THE STATE MUST NOT GET IN THE WAY OF THE PEOPLE WHO WANT TO DO GOOD
Although all people need money to live, incl. to enjoy living, the opportunities for private gains are always limited and sometimes the effort required is too much for us. We are harassed the most by the state, i.e. the politically solidary demands of the society, which may or may not coincide with ours.
Every day, we have to think of ways to take someone’s money away so we could give it so someone else who does or offers what we want. Taking money does not mean going against someone’s will, as we give them goods, services or work in return.
Political governance cannot cope with the finer nuances of solidarity. Roads are built, so are schools and kindergartens, but when saving a citizen’s life requires a medicine costing 172,000 euros (our Annabel), the national solidarity system declares that we have to choose whose treatment is cost-effective and whose is not. Unfortunately, this is a primitive, even disturbing example. Moreover – this claim is thoroughly untrue.
We don’t have to choose who doesn’t have the right to live – even if it is for just one more day – and who does. We must do everything possible and reasonable (these two tend to coincide) to ensure that every citizen and the society as a whole could live life to the full. Helping a citizen facing the biggest hardships is a test for the government.
Donors give when something matters to them
Deputy Secretary General of the Ministry of Social Affairs Maris Jesse recently spoke about the difficult choices the state has to make: to buy extra days for a cancer-stricken grandfather or dental treatment for the grandchild? You cannot buy life. This is not an option. Having to choose between a grandfather and grandchild is hard for the soul. The grandfather’s premature death is unavoidable? There simply is no money and that’s that? Dear state, I beg to differ.
Although the state can accomplish quite a lot with the money it forces people to give up, the donations made by volunteers can be used for doing the things the state doesn’t want to do. It’s not about being able to, but wanting to do certain things. The opportunities of private initiatives are tiny compared to the state’s. But private initiatives can move more mountains. They can do incredible and extraordinary things. With passion.
For almost four years, many volunteers have been raising funds in the cancer treatment foundation The Gift of Life. We have bought medicines that the national solidarity system cannot manage to do, because the state thinks it knows better than doctors.
We have gifted extra days of life to hundreds of people. This year, the amount of donations exceeded the magical line of one million euros. I am very grateful to everyone who has donated at least a cent. Good will shows you care more than the declaration: I’ve done my duty to society, I pay taxes.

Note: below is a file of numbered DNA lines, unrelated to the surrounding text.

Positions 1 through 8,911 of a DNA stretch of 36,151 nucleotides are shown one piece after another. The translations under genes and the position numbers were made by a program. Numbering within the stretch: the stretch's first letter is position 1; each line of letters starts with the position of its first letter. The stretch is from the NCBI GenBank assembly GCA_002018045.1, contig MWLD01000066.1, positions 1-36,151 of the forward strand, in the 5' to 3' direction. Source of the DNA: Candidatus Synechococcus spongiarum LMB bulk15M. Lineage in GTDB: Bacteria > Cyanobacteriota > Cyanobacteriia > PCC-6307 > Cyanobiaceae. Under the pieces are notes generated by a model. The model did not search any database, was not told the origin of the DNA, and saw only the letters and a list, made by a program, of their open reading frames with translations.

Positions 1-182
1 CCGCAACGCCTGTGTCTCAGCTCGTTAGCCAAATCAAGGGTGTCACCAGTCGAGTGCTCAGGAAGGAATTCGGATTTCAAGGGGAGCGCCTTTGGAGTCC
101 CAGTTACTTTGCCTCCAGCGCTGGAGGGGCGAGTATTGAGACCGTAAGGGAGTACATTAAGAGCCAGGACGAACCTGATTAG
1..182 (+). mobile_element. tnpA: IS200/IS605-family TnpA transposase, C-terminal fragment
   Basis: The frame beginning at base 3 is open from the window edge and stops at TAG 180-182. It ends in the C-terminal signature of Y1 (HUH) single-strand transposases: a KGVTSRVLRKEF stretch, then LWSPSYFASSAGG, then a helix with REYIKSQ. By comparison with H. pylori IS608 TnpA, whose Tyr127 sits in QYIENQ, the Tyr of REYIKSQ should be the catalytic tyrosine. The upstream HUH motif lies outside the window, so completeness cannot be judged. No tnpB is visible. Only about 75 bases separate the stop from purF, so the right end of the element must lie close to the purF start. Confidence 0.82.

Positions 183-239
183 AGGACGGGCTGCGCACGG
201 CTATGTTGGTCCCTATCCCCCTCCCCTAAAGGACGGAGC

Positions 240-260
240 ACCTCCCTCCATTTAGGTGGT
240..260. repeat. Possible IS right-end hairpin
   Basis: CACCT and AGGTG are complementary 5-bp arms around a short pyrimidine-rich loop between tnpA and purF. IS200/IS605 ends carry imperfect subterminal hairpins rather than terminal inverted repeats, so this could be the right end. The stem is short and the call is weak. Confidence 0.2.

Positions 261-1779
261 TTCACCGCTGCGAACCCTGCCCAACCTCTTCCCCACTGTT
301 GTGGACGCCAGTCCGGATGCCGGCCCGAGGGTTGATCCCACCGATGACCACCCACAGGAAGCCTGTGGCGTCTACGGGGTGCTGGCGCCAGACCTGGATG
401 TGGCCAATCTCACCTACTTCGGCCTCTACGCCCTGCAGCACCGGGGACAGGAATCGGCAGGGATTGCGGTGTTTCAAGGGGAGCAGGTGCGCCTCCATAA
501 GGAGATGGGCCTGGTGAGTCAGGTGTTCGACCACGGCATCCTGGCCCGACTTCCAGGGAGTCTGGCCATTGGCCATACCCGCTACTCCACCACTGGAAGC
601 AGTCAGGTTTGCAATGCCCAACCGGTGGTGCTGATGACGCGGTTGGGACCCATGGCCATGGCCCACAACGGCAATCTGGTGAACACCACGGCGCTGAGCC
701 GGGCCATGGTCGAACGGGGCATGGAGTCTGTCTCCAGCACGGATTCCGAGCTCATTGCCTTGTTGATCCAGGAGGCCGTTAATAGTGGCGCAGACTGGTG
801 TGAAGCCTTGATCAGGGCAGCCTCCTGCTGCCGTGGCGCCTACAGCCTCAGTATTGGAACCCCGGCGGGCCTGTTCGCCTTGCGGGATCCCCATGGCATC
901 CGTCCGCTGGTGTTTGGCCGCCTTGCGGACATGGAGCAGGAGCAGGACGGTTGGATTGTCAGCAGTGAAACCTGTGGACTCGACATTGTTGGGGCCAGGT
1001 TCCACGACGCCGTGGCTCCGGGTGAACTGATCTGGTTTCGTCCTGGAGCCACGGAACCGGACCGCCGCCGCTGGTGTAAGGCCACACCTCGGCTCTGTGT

When I say ‘we’, I speak about the thousands of donors who have come to the conclusion that we don’t have to make the establishment’s life interesting, but we have to make each other’s lives happier. Citizens can communicate with each other to share their joys and concerns. This is the main idea of charity. We have to love the others more than we love ourselves. It makes the society nobler.
Keep your mouth shut if you don’t want to contribute
The society has managed to pay taxes well – all these social, income and value added taxes, which in my opinion are way too big compared to what we get in return – the establishment in Estonia has certainly been expensive rather than cheap after we regained out independence. We could certainly have a lot less waste and stop chasing the wind.
The society is very good at donating – when we see a problem that we want to solve, we solve it. In cases like these, politicians and officials have no right to say anything. They should just keep their mouths shut.
When people want to support someone, the choice they make may be emotional as well as rational. I have observed how the members of the doctors council of The Gift of Life analyses various cases and understood that they don’t always agree about cost-effectiveness either. There are five top cancer specialists on the foundation’s council. How can someone who is not a top specialist in medicine assess cost-effectiveness? Doesn’t matter if they’re a politician of even an official with a medical background. They can’t.
Society is the most important patient
Tallinn Children’s Hospital Foundation, which will turn 25 on 18 January 2018, was the model fund for The Gift of Life four years ago. We borrowed all of the most important principles from them. One of the is that we treat the society first of all. And then come those who are ill.
In addition to helping specific people, we want to improve and develop the options of the solidarity system. If a neonatal ward can be renovated and a new ambulance can be bought before the state gets around to it, then it’s wonderful.
We don’t just postpone death, but help many people get their lives back. All children are sad when they come to the hospital, but most of them are in a better mood when they leave. Some have been cured, others have had their pain relieved.
Coming back to the start: the grandchild must get dental treatment and the grandfather must be able to live for as long as he can. You cannot buy life, you must love life. You only life once. The state may be good in performing the functions commissioned by the people, but it must not get in the way of the people who want to do something good for the society. The latter is not the government’s exclusive right.